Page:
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Young Entrepreneur Changes the U.S. Cell Phone Market

27 Oct

For Ahmed Khattak, it was personal: He couldn’t buy a phone. An international student from Peshawar, Pakistan, Khattak arrived at Yale in 2004 at the age of 18 with no social security number and no credit history. That meant no one would sell him a cell phone.

In 2007, he went to London for an internship and discovered how to change the game–at the airport, no less, only moments after he got off the plane. “I realized that it was as easy as going to a vending machine, buying a SIM card and [thereafter] paying $22 a month for your phone bill,” he says.

A Business is Born

New Haven CT based GSM Nation’s model is simple: Consumers buy manufacturer-unlocked phones that can be used with any network, then they sign up for significantly cheaper voice, text and data plans through third-party carriers such as H2O Wireless or Simple Mobile–with no multiyear contracts.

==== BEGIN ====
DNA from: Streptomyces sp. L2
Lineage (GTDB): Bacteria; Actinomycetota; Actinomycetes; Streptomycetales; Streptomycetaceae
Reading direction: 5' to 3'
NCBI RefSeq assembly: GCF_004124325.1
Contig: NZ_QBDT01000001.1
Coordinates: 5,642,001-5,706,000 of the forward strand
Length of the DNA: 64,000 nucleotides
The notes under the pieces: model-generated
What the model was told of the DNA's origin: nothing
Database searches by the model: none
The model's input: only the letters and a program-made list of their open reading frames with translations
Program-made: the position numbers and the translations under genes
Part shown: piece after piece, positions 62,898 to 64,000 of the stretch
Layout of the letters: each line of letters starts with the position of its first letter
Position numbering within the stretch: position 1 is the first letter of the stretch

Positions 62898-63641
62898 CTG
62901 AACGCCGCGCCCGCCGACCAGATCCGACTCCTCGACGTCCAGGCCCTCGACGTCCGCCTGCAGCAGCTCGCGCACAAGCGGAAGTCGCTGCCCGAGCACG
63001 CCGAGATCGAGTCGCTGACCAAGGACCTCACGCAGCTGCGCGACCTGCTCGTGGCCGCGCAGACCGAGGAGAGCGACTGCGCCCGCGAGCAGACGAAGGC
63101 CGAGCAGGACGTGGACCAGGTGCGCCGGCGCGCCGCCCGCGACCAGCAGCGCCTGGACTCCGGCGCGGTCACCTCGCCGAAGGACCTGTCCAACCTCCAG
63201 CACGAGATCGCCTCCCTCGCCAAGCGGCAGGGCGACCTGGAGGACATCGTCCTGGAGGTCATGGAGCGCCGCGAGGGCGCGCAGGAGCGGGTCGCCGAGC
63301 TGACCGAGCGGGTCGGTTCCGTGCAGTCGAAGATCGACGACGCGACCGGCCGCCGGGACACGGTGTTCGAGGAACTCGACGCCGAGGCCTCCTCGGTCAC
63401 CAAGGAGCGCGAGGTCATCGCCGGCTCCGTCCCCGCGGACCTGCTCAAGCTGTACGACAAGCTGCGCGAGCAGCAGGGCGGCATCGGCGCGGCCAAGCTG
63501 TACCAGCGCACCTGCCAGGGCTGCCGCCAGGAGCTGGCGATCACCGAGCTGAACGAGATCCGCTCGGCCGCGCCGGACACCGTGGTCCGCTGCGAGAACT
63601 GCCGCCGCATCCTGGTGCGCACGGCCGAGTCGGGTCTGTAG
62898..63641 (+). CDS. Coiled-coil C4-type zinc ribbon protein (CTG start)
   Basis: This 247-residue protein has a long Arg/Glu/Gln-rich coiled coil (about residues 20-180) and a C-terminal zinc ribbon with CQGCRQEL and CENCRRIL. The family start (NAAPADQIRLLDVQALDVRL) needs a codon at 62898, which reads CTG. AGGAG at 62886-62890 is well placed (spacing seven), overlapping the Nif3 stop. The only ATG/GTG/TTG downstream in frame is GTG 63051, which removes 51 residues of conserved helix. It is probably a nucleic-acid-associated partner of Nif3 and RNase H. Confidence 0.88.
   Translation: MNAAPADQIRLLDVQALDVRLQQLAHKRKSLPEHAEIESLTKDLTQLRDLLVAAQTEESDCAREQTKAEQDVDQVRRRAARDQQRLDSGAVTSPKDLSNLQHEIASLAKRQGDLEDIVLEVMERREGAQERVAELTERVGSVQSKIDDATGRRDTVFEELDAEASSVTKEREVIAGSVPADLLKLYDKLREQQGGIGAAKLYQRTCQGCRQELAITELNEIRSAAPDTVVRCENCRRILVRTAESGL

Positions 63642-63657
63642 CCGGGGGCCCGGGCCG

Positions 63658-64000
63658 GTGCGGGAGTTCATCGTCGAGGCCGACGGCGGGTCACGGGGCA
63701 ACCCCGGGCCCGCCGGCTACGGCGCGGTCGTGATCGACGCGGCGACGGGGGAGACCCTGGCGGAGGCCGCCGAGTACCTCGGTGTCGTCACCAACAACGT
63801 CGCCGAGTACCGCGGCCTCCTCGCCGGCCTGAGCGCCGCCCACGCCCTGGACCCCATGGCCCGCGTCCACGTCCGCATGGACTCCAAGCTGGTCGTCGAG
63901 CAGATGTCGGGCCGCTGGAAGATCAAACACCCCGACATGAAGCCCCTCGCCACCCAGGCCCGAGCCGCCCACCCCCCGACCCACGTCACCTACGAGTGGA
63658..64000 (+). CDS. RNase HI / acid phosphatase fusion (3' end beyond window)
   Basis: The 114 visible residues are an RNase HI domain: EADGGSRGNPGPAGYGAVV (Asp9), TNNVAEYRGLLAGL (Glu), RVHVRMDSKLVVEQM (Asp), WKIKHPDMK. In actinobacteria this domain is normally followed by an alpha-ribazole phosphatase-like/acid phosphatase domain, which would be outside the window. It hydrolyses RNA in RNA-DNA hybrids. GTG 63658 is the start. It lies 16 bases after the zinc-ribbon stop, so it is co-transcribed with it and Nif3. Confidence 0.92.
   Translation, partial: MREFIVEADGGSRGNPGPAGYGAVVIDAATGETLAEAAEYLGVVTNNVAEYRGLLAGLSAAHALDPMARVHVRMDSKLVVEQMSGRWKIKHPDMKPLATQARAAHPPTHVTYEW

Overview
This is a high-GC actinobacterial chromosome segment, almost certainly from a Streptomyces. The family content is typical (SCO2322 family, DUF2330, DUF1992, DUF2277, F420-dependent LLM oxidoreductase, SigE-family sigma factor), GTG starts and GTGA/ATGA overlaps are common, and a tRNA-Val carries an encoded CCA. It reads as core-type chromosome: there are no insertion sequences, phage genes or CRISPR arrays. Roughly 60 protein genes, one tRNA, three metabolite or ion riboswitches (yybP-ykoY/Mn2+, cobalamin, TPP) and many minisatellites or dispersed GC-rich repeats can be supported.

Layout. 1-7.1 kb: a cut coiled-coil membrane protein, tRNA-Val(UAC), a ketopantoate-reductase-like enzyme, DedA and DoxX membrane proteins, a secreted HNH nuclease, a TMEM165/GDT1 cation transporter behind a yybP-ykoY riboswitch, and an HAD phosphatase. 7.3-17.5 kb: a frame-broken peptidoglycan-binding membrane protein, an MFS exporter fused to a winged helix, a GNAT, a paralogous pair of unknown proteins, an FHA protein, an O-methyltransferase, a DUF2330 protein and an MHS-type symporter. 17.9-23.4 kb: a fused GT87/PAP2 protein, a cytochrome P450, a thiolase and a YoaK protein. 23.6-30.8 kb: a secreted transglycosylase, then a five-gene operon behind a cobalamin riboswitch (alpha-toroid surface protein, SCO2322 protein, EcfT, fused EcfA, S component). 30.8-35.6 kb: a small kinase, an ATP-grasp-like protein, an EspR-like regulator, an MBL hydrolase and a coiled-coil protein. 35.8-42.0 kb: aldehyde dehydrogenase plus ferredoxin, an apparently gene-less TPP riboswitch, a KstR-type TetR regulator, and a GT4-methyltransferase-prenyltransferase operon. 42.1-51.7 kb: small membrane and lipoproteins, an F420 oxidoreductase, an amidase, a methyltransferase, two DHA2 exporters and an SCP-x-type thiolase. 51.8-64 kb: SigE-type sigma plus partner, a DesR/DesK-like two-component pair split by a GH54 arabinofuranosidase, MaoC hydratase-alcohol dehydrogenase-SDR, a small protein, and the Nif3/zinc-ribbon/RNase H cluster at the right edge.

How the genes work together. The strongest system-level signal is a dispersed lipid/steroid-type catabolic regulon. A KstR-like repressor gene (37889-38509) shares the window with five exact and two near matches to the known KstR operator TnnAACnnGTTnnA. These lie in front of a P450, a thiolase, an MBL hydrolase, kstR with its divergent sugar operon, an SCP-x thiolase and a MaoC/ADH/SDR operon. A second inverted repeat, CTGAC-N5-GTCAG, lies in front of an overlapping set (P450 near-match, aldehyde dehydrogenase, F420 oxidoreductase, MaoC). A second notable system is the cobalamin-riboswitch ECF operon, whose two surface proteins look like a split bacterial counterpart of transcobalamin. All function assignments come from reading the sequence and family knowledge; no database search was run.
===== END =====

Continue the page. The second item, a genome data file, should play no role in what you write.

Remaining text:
These carriers resell blocks of minutes they’ve purchased from T-Mobile and AT&T.

Seed capital for the company first came in the form of a $30,000 loan pooled from friends and family; later it would come from Junaid Shams, who co-founded GSM Nation with Khattak. At the time Shams was in medical school at George Washington University (he graduated in May). “In early 2010, Ahmed came to me with this raw business idea,” Shams says. “We spent the entire night developing it, talking about infrastructure, financing and concept, basically trying to figure out if it was feasible or not.”

Read more: http://www.entrepreneur.com/article/224539#ixzz2it8Hyx7l

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Posted by on October 27, 2013 in money, technology

 

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